|...in the bottom drawer|
|I knew I'd lose it so I put it in a safe place, and now I can't remember where it is.|
|currently stashed in: Cheshire Street, London|
|about me || email me || RSS feed || give me a present || A blog about urban planning, if that interests you|
June 29, 2005 || 11:08 pm
An expanded post on 'social networks'
For me the internet is a tool. I appreciate its ability to link me up with people but my primary interest is not in making new best friends - it's in staying abreast with developments in areas that I'm interested in, and finding out stuff I want to know for work or play. I don't care about the online popularity contests. Now in MyWeb, if I save a link, I can't see if anyone outside my contacts has also saved it and therefore, whether they might be potential good new contacts of mine. It relies on finding people through the friendship-based 'degrees of separation' not the shared-interest based 'we share links' like in delicious, where I regularly link-hop to find people whose bookmarks might be worth raiding. And for my internet, the 'degrees of separation' through shared links/interests is way more interesting and useful than going through my buddies.
Friendster, Orkut, etc seem to me to have really failed to stay popular with 'online' types. Once factor is the amount of time it takes to make sure your profile is up to date vs the amount of people you get trying to link up with you who you don't care about. Whereas if you have a blog, you are updating it because you want to talk about a topic you find interesting, then you attract comments via technorati etc, and then you make new connections with true shared interests. A blog is a more creative way of expressing yourself in than a Friendster profile. A lot of people over here use Friendster but they are mostly people I'm pretty disparaging about...and there's obviously a certain class of blogger who falls into the same category ("today I went to the beach and hooked up with this reeeaally cute guy. It was so much fun!!!!!!!! ; ) ")
So, probably what I am trying to say is that there is a network for everyone. If you use the internet to make friends, great to share your social bookmarks via Yahoo, and they can replace those annoying round robin emails of 'urban legends' or 'funny' photos. But for a more 'sophisticated' community I'm really not sure how much use it is going to be. We need to be streamlined with our time and it's easier for me to get a RSS feed from an interesting someone's delicious links, blog or whatever, then if I want to, make a comment on their site, and if they feel like pursuing the correspondence further we can link up. Those emails that say "X wants you to be their friend!" really bug me and clog up my inbox.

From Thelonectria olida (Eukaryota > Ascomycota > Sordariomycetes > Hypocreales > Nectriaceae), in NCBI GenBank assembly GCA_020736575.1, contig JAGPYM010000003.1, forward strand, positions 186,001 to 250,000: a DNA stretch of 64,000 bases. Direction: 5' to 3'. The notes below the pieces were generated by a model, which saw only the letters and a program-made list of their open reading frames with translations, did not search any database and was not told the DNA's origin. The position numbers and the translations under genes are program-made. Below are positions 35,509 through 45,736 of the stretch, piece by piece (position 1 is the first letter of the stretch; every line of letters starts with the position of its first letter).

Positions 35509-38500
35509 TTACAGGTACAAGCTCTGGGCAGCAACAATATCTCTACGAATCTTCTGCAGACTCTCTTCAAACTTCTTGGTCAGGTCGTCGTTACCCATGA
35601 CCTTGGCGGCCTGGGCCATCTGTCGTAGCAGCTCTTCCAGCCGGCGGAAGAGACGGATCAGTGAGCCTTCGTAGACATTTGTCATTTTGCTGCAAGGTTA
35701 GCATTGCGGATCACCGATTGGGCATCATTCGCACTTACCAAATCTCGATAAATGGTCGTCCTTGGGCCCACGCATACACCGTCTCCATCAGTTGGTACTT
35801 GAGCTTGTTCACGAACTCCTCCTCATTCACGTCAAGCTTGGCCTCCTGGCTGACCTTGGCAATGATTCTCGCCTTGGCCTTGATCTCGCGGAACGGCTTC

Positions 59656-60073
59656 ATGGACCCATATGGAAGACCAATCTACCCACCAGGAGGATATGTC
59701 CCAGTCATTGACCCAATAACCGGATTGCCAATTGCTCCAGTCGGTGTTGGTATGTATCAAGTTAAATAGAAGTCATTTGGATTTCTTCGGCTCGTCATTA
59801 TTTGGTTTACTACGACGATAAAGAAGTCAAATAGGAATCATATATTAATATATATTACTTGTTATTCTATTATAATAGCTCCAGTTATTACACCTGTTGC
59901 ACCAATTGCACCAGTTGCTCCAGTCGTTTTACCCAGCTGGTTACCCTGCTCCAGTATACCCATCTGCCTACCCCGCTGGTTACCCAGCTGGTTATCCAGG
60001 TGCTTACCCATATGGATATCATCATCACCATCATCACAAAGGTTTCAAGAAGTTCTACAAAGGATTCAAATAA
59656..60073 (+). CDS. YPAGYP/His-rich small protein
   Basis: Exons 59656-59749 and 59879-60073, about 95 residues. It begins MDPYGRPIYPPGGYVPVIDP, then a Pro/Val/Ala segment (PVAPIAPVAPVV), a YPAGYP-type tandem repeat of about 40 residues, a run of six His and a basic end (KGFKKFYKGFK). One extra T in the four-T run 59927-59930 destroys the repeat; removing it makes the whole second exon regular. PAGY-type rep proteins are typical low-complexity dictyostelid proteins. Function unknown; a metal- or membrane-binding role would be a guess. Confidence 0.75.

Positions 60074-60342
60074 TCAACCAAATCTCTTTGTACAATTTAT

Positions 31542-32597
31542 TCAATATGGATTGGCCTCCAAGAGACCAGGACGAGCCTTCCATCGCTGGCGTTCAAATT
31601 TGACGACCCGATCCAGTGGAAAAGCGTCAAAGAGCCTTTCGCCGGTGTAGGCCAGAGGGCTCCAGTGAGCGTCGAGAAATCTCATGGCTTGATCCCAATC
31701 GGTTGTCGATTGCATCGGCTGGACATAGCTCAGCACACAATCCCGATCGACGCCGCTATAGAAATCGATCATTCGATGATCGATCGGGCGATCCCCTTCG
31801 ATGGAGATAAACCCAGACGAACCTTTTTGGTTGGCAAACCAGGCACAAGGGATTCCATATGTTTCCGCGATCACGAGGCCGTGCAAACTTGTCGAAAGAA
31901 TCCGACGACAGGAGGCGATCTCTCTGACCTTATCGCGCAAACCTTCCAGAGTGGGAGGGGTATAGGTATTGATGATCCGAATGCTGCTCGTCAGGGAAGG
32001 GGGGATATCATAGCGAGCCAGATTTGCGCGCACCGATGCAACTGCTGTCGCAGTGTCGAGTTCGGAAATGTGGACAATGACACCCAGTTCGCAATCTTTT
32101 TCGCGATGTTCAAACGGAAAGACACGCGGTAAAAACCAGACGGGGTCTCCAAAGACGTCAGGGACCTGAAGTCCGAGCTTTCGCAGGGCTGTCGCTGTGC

Of course, like everyone, if MyWeb really takes off and suddenly everyone who I'm interested in is using it, I will be forced to make the move. Especially if it takes off in a work arena, so as 'everybody who's anybody' is doing it. But judging by my friends, I don't think they are going to be seen dead near the crass graphic design and cheesy friendster-ish air of MyWeb...
agreed. (incidentally, your flickr photos are nice)
By 12:11 am, at
I completely agree that there is a difference between connections based on common interests and conections with buddies you have already established. However, I am not sure that the answer has to be one or the other.
I like the individuality and freedom given by blogs. You're basically your own admin. You set the topic, format, and rules.
A small world has worked well as an "exclusive" network, where friendster has not had the same impact. But maybe there's space for more than one type of network although the theories tend to suggest that networks are nodal and not gaussian, such that there will only beone or two dominant players in each domain eg ebay or amazon which attract most traffic. Also, popular blogs are nodal rather than a gaussian/normal distribution.
Of course, the big players will always attract most traffic. But I think what's interesting is that, as you say, A Small World has worked as a more 'exclusive network' and the web is an ideal place for smaller networks to flourish (long tail theory again). I will always be reading the big sites like the BBC, etc (nodal sites) but I don't expect to find new contacts through them as they are just too big. Similarly with the big blogs your comments get lost in the morass. But the feed I get through del.icio.us of certain less common tags (architecture, urbandesign, planning) is really useful as it directs me to sites that are much less well known but often more innovative/cutting edge b/c they haven't been picked up by the mainstream blogs/media. That's why I think, in a parallel of a lot of the economic arguments about global/local, it's all about either really big (google, amazon) or really small. And the one shouldn't really try to be the other.
Putting my invesment analyst hat on. There's an interesting parallel between what you say and what a lot of coprorates are aiming for.
Yes - i think it's an old/new economic argument (at least I remember my father talking that way about food/drink and how it was polarising into Scottish & Newcastle vs the really small brands like Adnams.) And the big licensing from (or taking over) the small is definitely exactly how IT/new media tech now works. The head eats its long tail (or something...they are symbiotic, at any rate!)
|I'm an urban designer and regeneration consultant with my own practice. At other times I like playing the fiddle, eating and writing.|
|My del.icio.us page|
|some of my friends:|
Museum of Wonder
The Beacon Lives
Daniel Flatauer's potsblog
Peter MacLeod's latest project
why aren't more of my friends web-literate enough to have sites?